|Posted on April 3, 2016 at 8:55 PM|
The NSF today released a report on the numbers of graduate students in science and engineering and changes in those numbers since 2009. The talking points are that, while these numbers have risen over 7%, to almost 602,000 students in science and engineering graduate program, there are gender and ethnic differences, and a dramatic change in the way that graduate students are funded.
Between 2009-2014, there were 10% more male graduate students in science and engineering, but only 4.4% more women. There was a large rise in the number of Hispanic (+21%) and multiracial (+297%) students, but a small loss in black and African-American students (-1%).
There was a large increase (13%) in foreign graduate students in science and engineering, and a decline (-2.3%) in US citizens and permanent resident grad students. The decline in US grad students is more dramatic when you look at the raw numbers: almost 7,900 fewer students in 2014 than one year earlier (2013). These trends also affect (worsen) the number of women enrolled in S&E grad programs: Two-thirds of foreign matriculated students are male, whereas just over half of US citizens and PRs are men.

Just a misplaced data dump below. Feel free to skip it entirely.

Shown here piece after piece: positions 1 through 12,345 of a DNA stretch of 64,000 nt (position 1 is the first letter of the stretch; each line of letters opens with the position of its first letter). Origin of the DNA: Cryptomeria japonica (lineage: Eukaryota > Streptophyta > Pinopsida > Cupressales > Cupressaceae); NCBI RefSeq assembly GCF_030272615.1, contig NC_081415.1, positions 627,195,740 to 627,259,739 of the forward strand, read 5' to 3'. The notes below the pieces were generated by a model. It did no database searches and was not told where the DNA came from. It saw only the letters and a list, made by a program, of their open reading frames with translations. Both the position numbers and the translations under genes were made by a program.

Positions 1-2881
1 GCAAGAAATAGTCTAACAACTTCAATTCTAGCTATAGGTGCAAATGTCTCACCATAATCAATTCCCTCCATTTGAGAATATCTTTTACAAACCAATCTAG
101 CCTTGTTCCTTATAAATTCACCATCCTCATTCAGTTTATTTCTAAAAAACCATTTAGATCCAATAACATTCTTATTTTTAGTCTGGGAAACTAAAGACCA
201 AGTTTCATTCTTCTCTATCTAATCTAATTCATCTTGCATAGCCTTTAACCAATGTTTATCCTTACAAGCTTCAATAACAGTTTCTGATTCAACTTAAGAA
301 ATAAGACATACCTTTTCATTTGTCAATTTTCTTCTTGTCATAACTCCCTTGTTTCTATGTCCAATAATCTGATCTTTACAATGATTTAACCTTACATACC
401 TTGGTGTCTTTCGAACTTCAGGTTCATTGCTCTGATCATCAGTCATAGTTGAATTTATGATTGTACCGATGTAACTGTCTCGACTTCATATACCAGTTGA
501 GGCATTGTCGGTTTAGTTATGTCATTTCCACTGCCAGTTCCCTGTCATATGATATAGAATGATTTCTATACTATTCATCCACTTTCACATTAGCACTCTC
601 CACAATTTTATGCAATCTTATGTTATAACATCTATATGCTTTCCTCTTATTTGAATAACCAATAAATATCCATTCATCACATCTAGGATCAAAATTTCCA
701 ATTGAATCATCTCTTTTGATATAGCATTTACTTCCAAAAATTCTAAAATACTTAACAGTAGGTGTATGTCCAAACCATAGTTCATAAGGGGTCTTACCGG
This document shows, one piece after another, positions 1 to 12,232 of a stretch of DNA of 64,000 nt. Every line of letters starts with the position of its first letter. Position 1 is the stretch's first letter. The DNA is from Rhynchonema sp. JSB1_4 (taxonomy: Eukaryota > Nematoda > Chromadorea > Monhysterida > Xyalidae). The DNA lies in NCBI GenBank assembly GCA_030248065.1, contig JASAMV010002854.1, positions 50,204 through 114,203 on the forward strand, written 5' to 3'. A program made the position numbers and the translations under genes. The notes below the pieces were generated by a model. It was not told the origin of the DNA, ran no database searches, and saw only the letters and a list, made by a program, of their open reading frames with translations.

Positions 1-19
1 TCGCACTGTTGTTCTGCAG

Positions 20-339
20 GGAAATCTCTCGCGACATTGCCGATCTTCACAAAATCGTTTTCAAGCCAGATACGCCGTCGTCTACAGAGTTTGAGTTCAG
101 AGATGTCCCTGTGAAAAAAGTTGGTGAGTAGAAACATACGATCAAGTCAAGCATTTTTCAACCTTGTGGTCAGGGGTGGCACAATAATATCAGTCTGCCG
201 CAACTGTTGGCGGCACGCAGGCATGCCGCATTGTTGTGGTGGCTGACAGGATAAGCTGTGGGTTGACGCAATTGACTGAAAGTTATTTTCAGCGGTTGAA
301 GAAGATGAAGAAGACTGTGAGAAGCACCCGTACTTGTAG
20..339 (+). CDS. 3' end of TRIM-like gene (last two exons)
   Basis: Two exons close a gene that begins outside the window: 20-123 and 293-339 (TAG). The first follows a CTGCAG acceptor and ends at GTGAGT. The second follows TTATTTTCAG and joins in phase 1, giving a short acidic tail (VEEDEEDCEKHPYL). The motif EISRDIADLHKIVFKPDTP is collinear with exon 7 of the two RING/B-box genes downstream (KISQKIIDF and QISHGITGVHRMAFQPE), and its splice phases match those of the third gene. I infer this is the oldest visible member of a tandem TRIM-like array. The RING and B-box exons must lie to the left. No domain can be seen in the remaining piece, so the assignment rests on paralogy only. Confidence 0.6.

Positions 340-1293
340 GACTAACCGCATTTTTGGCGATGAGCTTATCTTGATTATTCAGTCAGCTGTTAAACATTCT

The way that we fund graduate students has also changed quite markedly: The number of grad students funded by Federal funds dropped over 8% (6,500 fewer federally-funded students), while the number of self-funded students increased by over 27%. Institutional funding for graduate students rose almost 12%. This transition is not much of a surprize to those of us watching the rise of self-funded MS programs and the low funding probabilities of federal proposals.
Engineering programs enrollment between 2009 and 2014 showed a 12% rise in numbers. But the results are highly major-specific: Computer science enrollment rose the most (+35%), materials science rose 27%, with strong (~20%) growth in chemical, biomedical, mechanical, and electrical engineering. Last year (2013-2014), the strongest rises were in computer sciences (+34%) and electrical engineering (+13%).
- Written by Paulette Clancy
(Photo credit: Used with permission, credit to: Cornell University Photography).